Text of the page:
The Best Closure was offered by the Animal Hospital of Waynesville (North Carolina) two weeks before Christmas. The staff hosts an annual remembrance ceremony for clients who have lost their pets throughout the year. Yes, there are plenty of tears, but pet owners had the opportunity to say a few final words about their furry companions in a loving, sympathetic environment. Staff members read several pieces on the loss of a pet (including “Rainbow Bridge”), presented a slide show of some of the animals that passed, and mingled with clients (who cried, shared memories, thanked the staff, and enjoyed a light buffet).

The Best $75 Movie (of 2010 or any year) was actually made in 2008, but released on DVD in 2010. Alastair Kirton stars as Colin, a fellow who is killed by zombies, dies, and returns as—guess what—a zombie. Colin is a zombie story told from the zombie’s perspective, and it’s hard to believe that filmmaker Marc Price was able to produce such an effective film for the price of cookies for the actors. Colin’s budget seems like a joke, but the movie is superior to many films made at ten thousand times the cost (or more).

The Best Hat is my watermelon hat, bought from The Hat Lady, at the Gatlinburg (TN) crafts fair/expo. I loved it so much when I bought it, that I didn’t want to take it off. Now that winter is here, it is a constant companion (with hair as short as mine, one needs to keep the ears covered—as if I need an excuse to wear my watermelon hat).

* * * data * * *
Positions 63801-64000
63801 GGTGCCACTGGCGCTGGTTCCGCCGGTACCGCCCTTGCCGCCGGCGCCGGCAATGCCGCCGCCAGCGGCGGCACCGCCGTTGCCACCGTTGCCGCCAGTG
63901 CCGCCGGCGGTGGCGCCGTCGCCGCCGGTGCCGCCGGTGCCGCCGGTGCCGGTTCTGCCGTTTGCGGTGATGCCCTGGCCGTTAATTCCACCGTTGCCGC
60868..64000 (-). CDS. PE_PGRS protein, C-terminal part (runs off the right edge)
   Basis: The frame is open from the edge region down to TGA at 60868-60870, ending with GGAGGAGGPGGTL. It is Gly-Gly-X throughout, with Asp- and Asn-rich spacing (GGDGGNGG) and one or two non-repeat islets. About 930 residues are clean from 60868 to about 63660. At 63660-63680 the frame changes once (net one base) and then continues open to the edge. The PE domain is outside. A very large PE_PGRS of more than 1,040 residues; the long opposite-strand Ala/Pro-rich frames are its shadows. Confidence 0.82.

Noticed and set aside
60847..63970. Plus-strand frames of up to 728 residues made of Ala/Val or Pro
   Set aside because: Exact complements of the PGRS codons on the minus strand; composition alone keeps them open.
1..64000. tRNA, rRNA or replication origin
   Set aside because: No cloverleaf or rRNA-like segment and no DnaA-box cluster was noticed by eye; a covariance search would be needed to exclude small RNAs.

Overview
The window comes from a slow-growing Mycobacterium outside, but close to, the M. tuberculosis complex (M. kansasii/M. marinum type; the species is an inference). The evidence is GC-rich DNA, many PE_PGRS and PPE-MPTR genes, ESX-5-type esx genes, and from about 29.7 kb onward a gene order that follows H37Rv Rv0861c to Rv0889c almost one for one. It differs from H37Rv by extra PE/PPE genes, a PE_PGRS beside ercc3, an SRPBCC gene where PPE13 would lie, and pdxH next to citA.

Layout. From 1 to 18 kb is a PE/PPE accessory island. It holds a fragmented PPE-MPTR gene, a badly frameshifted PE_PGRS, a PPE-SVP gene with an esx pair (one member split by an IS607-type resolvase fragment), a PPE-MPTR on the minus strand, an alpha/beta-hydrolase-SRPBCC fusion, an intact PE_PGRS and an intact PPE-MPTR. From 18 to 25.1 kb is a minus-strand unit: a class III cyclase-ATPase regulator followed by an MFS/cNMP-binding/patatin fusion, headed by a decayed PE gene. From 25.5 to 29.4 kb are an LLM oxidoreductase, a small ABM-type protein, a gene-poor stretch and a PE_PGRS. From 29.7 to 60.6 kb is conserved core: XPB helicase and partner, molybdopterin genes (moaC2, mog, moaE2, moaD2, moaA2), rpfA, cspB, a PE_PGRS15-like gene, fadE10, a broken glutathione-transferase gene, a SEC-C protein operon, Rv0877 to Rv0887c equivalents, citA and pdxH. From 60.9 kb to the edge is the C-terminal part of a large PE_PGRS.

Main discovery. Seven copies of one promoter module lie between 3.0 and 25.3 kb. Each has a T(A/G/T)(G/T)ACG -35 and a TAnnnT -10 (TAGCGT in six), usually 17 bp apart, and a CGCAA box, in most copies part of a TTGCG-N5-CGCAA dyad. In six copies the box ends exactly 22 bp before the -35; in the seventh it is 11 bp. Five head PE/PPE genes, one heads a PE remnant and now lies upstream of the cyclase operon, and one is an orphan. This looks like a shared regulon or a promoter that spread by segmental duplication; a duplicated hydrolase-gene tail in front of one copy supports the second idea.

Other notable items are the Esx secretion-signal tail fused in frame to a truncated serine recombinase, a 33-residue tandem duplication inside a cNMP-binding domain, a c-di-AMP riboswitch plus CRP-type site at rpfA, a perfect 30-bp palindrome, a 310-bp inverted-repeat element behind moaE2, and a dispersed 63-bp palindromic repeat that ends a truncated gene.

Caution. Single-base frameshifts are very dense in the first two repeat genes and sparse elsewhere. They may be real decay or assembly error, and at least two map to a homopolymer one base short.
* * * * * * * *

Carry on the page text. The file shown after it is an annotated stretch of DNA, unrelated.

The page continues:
The Best Humor Book is People of WalMart. Maybe we should be aghast, not amused, at the outfits people dare to wear in public spaces, but People of WalMart spotlights some of the most bizarre attire ever worn anywhere, adding clever captions that complement our “oohs” and “aahs” (or would that be “yucks” and “ughs”?). It’s the funniest book of the year.

The Best Candy Store is Aunt Mahalia’s in Gatlinburg, Tennessee. A trip to Pigeon Forge/Gatlinburg is not complete without a visit to Aunt Mahalia’s. With two locations on the Parkway, Aunt Mahalia’s is a small store with a huge variety of chocolates and, thankfully, other sweets. Speaking of bests, Aunt Mahalia’s blue cotton candy is peerless. In addition to a variety of fudge, caramel apples, and taffy that one finds in most touristy locations, there are scores of sweets, and the best pecan candies anywhere. (One year Chloë and I bought one of each flavor of truffles—got them home, cut them each in half, and slowly devoured every one over the course of a few days—incredible! Sinful! Delightful!) In addition to being a sugar-addict’s dream, Aunt Mahalia’s offers an incredible variety of sugar-free candies, including chocolates.

Powered by

About Miss Bob Etier

  • Completely subjective and completely entertaining.